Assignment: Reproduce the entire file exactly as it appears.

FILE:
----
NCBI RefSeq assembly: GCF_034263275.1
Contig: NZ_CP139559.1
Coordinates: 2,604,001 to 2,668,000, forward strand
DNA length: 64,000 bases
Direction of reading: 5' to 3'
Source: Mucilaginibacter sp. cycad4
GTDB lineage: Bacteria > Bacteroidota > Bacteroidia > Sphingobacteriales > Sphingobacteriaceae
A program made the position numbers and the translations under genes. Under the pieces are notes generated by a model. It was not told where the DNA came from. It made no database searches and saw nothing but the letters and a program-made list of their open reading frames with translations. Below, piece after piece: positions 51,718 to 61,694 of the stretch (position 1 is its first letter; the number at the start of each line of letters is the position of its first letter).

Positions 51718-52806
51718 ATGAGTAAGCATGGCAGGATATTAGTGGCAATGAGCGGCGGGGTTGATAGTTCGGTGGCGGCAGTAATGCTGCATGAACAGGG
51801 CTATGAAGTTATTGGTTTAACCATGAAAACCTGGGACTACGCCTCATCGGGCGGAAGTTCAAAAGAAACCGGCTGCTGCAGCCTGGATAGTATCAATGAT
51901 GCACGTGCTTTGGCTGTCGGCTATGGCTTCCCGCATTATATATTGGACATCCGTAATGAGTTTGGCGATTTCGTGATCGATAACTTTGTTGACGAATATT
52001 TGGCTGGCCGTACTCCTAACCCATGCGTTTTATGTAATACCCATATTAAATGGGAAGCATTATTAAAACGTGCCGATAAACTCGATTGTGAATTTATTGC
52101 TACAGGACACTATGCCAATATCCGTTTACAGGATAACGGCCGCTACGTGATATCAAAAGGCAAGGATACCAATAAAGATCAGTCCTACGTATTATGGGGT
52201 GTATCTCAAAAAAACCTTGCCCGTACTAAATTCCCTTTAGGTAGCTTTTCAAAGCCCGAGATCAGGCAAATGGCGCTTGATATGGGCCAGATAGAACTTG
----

NCBI RefSeq assembly: GCF_034263275.1
Contig: NZ_CP139559.1
Coordinates: 2,604,001 to 2,668,000, forward strand
DNA length: 64,000 bases
Direction of reading: 5' to 3'
Source: Mucilaginibacter sp. cycad4
GTDB lineage: Bacteria > Bacteroidota > Bacteroidia > Sphingobacteriales > Sphingobacteriaceae
A program made the position numbers and the translations under genes. Under the pieces are notes generated by a model. It was not told where the DNA came from. It made no database searches and saw nothing but the letters and a program-made list of their open reading frames with translations. Below, piece after piece: positions 51,718 to 61,694 of the stretch (position 1 is its first letter; the number at the start of each line of letters is the position of its first letter).

Positions 51718-52806
51718 ATGAGTAAGCATGGCAGGATATTAGTGGCAATGAGCGGCGGGGTTGATAGTTCGGTGGCGGCAGTAATGCTGCATGAACAGGG
51801 CTATGAAGTTATTGGTTTAACCATGAAAACCTGGGACTACGCCTCATCGGGCGGAAGTTCAAAAGAAACCGGCTGCTGCAGCCTGGATAGTATCAATGAT
51901 GCACGTGCTTTGGCTGTCGGCTATGGCTTCCCGCATTATATATTGGACATCCGTAATGAGTTTGGCGATTTCGTGATCGATAACTTTGTTGACGAATATT
52001 TGGCTGGCCGTACTCCTAACCCATGCGTTTTATGTAATACCCATATTAAATGGGAAGCATTATTAAAACGTGCCGATAAACTCGATTGTGAATTTATTGC
52101 TACAGGACACTATGCCAATATCCGTTTACAGGATAACGGCCGCTACGTGATATCAAAAGGCAAGGATACCAATAAAGATCAGTCCTACGTATTATGGGGT
52201 GTATCTCAAAAAAACCTTGCCCGTACTAAATTCCCTTTAGGTAGCTTTTCAAAGCCCGAGATCAGGCAAATGGCGCTTGATATGGGCCAGATAGAACTTG